RUSH: I said that Archer Daniels Midland invented the veggie burger. You should've seen the looks I got on the other side of the glass. "What are you talking about, Archer Daniels Midland invented the veggie burger?" Let me explain it to you. Back in the 1980s, Archer Daniels Midland was of the sponsor every Sunday of This Week with David Brinkley, and occasionally they'd buy time on the CBS Sunday show, and occasionally Meet the Press.
But they were in there every week on ABC, and they ran a great commercial about all the great things they were doing to create food and grow the food supply and the wonderful things they were doing with chemicals and soybeans. This is amazing stuff. Dwayne Andreas was the CEO of Archer Daniels Midland. They were political donors. They underwrote, essentially, This Week with Brinkley, and they still are a giant food conglomerate.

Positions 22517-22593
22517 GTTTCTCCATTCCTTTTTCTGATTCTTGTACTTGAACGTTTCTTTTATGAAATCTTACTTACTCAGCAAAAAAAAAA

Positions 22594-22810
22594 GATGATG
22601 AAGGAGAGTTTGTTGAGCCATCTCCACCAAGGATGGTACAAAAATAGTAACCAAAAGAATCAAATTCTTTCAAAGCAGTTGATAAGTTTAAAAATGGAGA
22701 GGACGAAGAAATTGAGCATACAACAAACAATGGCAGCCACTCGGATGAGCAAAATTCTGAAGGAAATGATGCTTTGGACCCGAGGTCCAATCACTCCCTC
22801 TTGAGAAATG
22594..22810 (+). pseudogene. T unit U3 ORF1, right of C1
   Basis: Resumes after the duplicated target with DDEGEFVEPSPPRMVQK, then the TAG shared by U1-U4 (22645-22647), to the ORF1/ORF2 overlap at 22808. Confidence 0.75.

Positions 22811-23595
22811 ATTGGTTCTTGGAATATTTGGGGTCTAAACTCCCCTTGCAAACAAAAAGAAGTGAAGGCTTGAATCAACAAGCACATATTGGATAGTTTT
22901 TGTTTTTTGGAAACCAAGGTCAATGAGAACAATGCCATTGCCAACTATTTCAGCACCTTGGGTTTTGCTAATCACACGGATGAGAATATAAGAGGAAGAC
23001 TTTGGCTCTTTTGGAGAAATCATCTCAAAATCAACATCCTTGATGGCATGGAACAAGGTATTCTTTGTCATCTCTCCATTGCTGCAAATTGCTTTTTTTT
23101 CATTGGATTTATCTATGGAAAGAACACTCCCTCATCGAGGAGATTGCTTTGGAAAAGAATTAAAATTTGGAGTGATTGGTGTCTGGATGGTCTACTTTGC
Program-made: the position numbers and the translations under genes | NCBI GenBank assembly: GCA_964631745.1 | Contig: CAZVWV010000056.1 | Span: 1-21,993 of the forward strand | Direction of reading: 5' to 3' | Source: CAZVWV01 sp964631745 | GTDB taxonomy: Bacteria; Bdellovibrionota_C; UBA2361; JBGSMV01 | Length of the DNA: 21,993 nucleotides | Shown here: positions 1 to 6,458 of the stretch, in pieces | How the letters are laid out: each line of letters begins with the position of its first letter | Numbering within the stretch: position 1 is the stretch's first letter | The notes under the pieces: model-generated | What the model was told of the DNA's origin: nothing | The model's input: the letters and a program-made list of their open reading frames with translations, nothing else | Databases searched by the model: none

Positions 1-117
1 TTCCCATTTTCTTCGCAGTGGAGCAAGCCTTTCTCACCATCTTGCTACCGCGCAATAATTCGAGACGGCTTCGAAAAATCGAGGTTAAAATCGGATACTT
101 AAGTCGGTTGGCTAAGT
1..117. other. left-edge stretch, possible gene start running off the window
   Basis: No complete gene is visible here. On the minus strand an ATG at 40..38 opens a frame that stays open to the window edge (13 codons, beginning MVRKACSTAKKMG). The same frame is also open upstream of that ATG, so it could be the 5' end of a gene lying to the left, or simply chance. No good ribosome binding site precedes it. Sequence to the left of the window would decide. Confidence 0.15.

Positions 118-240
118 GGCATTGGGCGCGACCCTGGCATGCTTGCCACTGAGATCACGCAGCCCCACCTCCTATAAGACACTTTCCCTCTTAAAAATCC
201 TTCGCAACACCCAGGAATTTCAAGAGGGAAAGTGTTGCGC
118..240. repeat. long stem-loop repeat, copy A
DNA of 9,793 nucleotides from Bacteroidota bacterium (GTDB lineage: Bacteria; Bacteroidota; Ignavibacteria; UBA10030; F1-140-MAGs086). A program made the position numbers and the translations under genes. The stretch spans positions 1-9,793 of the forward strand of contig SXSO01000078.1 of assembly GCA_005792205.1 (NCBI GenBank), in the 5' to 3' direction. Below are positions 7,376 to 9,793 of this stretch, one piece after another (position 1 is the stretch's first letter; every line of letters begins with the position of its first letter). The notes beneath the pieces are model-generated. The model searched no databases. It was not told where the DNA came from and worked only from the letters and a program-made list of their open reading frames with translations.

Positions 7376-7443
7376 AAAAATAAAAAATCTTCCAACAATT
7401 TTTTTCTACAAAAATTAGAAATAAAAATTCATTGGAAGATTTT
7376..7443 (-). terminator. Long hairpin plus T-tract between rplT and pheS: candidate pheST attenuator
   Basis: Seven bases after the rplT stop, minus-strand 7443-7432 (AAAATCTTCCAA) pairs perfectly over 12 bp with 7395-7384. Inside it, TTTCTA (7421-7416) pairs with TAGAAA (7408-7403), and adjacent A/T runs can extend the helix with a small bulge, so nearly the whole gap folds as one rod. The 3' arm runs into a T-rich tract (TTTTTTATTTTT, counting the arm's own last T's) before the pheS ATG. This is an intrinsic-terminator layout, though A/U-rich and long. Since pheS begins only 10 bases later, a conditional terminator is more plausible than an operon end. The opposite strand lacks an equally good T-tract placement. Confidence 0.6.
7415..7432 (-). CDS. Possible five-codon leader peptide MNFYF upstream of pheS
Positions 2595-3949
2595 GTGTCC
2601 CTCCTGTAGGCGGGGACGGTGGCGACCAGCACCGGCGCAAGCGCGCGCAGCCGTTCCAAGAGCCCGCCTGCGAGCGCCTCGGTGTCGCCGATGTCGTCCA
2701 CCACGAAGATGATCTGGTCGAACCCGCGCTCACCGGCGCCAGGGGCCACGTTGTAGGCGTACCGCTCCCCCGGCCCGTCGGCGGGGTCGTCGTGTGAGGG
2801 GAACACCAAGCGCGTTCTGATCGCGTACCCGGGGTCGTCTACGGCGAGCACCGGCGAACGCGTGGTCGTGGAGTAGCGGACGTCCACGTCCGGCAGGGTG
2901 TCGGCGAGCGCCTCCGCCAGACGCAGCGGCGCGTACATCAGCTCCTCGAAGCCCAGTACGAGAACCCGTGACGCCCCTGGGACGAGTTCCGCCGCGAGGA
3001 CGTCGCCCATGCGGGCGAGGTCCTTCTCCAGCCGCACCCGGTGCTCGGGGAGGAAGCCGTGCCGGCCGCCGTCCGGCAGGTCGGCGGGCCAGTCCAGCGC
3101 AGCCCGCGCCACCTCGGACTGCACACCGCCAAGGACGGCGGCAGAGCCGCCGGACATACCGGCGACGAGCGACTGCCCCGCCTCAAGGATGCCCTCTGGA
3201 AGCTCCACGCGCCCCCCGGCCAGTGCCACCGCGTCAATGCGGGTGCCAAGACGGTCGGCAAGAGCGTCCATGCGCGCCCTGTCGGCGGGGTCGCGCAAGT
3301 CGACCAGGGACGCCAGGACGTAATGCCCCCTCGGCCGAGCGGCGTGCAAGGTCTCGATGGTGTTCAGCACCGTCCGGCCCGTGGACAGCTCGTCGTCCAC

In fact, Matt Damon made a movie trying to crucify them about what they were doing with corn or some such thing. I forget the name of the movie. It was fairly recent. Archer Daniels Midland's commercial was a great commercial, and in the commercial was a veggie burger, and the veggie burger was created with video effects. It flew from the right side of the screen to the plate in the middle of the screen -- and the bun, the lower half of the bun went first.
Then the veggie burger kind of flew and landed on the bun that had lettuce on it, and it does a couple flips. It's in slow motion, and then the top of the bun hit. The only problem is, there wasn't one. You couldn't buy one. They didn't exist. There was no such thing as a veggie burger. But they were doing commercials talking about how their work with food and chemicals and everything, they're able to have created this healthy food -- and people started clamoring for them.